The validation subset consisted of 33 brands for tar and nicotine and 21 brands for CO. The difference in number is due to the lack of information on tobacco weight and paper porosity in the LGC dataset, and therefore these brands were used for validating tar and nicotine only. Predicted values for TNCO yields (Pi,tarISO, Pi,nicISO and Pi,coISO) are plotted against measured values (Ci,tarISO, Ci,nicISO and Ci,coISO) in fig 2. Accuracy can be gauged by the degree of correspondence between perfect agreement (dashed line) and the 95% confidence bands for a linear regression between measured and predicted values for each variable. Whether the method generates an acceptable prediction is estimated using the cross-validity coefficient—that is, the correlation coefficient between predicted and observed values (rpred,obs). The difference between R2 for the training set and (rpred,obs)2 for the test set is known as shrinkage, smaller values representing increasing confidence in the predictive reliability of the model, although no confidence limit tests are available for this parameter.

Figure 2

 Comparison of measured tar, nicotine and carbon monoxide yields with predicted yields for a subset of samples not used in the multiple regression analysis. Dashed line represents 1:1 agreement, and shaded areas represent 95% confidence limits around linear regressions. Error bars of ±15% are shown at the 10–1–10 EU Directive limits. cig, cigarette; LGC, Laboratory of the Government Chemist; NFDPM, nicotine-free dry particulate matter; PM, Philip Morris.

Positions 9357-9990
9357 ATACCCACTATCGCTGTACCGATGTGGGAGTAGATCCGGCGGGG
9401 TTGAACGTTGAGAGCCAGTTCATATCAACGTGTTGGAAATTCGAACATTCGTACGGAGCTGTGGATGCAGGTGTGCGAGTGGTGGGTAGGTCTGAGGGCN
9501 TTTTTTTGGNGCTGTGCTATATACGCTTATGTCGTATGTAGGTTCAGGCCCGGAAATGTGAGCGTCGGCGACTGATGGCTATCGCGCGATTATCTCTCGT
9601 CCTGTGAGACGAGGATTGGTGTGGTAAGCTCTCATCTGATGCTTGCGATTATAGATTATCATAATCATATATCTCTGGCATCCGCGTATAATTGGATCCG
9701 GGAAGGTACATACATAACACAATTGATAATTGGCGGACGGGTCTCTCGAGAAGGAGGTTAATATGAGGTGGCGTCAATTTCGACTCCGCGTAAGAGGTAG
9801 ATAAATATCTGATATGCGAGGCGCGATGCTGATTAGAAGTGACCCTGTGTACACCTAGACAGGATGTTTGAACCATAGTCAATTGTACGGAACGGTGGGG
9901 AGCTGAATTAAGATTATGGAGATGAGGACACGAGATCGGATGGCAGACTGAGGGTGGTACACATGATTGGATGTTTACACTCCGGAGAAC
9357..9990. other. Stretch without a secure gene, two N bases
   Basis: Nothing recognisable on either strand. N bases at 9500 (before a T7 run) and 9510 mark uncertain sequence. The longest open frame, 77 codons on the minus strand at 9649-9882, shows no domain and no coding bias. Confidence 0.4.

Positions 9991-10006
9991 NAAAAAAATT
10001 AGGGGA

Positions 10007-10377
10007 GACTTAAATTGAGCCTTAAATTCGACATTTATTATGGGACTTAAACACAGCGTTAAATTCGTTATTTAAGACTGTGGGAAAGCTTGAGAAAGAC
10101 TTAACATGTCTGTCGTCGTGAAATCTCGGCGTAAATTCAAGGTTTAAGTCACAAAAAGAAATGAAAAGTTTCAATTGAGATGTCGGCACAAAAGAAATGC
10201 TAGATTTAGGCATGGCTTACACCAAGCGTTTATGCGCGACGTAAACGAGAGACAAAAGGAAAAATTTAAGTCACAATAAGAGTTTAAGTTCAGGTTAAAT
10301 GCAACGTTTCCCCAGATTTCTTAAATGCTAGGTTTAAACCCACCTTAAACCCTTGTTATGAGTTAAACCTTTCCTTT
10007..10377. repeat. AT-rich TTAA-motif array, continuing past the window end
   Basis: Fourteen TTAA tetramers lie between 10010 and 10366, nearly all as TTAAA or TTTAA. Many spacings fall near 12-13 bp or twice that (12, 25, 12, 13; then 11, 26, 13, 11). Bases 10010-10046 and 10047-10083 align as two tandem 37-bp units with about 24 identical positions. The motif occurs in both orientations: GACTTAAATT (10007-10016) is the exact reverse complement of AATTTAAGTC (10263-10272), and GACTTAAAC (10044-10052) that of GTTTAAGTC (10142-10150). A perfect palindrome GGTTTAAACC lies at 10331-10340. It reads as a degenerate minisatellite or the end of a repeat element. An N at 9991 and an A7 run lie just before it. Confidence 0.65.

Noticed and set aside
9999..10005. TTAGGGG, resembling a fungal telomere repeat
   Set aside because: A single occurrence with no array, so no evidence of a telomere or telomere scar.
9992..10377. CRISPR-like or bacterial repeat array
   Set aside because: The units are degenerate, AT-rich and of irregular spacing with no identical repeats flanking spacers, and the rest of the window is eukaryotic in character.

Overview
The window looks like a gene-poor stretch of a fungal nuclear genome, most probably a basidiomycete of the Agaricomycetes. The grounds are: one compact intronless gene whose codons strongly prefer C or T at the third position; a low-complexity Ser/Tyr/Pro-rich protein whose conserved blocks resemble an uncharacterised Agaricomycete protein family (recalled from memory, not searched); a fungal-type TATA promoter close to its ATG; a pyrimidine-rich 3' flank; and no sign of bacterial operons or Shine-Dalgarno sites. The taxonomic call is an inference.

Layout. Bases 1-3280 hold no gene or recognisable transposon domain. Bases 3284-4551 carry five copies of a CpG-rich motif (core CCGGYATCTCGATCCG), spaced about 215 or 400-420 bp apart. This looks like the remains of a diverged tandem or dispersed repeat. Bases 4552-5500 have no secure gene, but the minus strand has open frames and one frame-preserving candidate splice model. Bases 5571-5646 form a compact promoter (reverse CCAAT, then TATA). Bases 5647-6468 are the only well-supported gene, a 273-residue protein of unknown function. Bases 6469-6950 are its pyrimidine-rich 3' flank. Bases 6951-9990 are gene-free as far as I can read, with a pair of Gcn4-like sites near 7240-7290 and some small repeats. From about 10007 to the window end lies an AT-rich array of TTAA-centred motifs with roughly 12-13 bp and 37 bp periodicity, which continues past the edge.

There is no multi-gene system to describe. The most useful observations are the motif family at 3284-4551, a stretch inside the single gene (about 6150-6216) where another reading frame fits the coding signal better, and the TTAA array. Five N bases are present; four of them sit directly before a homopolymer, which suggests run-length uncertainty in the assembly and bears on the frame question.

The prediction model for tar (fig 2) is generally accurate, predicted values being slightly divergent (higher) only in the ultra-light range. Prediction of nicotine is similarly slightly high at low nicotine levels, and the shrinkage factor is +1.2%. The model for CO is particularly good, with close agreement throughout the range and a shrinkage value of only 0.1%. For all three variables, the large majority of points fall within the ±15% tolerance at the EU limits of 10-1-10 mg (tar, nicotine, CO), and no points are very seriously adrift. For all three variables, the shrinkage factor is <1.5%.